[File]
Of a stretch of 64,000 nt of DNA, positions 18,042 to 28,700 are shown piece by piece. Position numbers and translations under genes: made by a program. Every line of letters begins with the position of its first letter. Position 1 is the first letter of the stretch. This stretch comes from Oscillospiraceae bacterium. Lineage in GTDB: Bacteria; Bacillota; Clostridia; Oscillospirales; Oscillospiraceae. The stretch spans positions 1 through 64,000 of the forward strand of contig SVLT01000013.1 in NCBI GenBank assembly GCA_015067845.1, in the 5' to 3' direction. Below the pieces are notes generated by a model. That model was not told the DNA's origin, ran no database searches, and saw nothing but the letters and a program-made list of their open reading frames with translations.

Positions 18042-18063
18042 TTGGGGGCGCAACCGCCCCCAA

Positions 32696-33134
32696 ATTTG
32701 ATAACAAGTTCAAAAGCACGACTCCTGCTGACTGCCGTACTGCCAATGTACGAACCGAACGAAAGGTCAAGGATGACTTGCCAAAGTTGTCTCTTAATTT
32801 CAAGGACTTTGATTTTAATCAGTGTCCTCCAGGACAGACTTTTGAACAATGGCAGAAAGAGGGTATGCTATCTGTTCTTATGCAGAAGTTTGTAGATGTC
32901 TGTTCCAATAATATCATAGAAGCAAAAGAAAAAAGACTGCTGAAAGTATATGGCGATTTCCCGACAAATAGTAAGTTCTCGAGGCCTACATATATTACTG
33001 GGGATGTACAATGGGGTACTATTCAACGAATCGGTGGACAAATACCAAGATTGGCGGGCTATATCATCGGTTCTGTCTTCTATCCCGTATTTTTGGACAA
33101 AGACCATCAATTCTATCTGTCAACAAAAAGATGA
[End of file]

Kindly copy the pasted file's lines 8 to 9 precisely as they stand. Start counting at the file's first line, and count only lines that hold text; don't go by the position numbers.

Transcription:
32901 TGTTCCAATAATATCATAGAAGCAAAAGAAAAAAGACTGCTGAAAGTATATGGCGATTTCCCGACAAATAGTAAGTTCTCGAGGCCTACATATATTACTG
33001 GGGATGTACAATGGGGTACTATTCAACGAATCGGTGGACAAATACCAAGATTGGCGGGCTATATCATCGGTTCTGTCTTCTATCCCGTATTTTTGGACAA